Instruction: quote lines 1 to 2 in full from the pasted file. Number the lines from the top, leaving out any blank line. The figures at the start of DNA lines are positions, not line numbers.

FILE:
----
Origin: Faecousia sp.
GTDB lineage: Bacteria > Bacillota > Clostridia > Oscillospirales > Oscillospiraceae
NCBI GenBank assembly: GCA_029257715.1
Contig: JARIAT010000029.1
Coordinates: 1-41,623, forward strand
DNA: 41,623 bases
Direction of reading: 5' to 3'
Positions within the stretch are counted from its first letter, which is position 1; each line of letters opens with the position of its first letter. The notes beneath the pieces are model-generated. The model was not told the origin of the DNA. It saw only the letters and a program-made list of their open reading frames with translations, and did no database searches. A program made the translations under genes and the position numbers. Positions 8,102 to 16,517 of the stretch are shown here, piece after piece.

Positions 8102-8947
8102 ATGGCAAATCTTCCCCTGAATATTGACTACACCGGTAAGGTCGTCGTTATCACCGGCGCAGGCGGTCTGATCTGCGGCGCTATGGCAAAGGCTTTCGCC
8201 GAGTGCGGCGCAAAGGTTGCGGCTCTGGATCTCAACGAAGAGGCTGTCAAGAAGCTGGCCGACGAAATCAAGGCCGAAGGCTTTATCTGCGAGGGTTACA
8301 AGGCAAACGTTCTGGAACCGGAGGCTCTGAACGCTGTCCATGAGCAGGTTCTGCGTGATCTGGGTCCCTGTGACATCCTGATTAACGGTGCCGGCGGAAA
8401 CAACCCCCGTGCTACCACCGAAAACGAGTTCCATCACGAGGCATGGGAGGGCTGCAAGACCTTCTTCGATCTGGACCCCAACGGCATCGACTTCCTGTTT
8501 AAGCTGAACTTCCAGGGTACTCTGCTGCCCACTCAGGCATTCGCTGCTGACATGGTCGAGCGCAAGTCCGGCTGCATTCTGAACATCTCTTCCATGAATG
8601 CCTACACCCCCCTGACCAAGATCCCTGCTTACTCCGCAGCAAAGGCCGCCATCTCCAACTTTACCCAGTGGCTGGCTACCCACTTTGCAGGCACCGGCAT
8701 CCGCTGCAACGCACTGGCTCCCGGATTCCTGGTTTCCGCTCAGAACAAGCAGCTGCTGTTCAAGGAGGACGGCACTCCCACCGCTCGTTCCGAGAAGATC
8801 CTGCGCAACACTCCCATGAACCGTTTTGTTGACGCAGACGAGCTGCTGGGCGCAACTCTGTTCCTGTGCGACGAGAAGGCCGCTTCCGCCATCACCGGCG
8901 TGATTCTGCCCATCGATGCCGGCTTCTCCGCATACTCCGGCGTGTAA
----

Origin: Faecousia sp.
GTDB lineage: Bacteria > Bacillota > Clostridia > Oscillospirales > Oscillospiraceae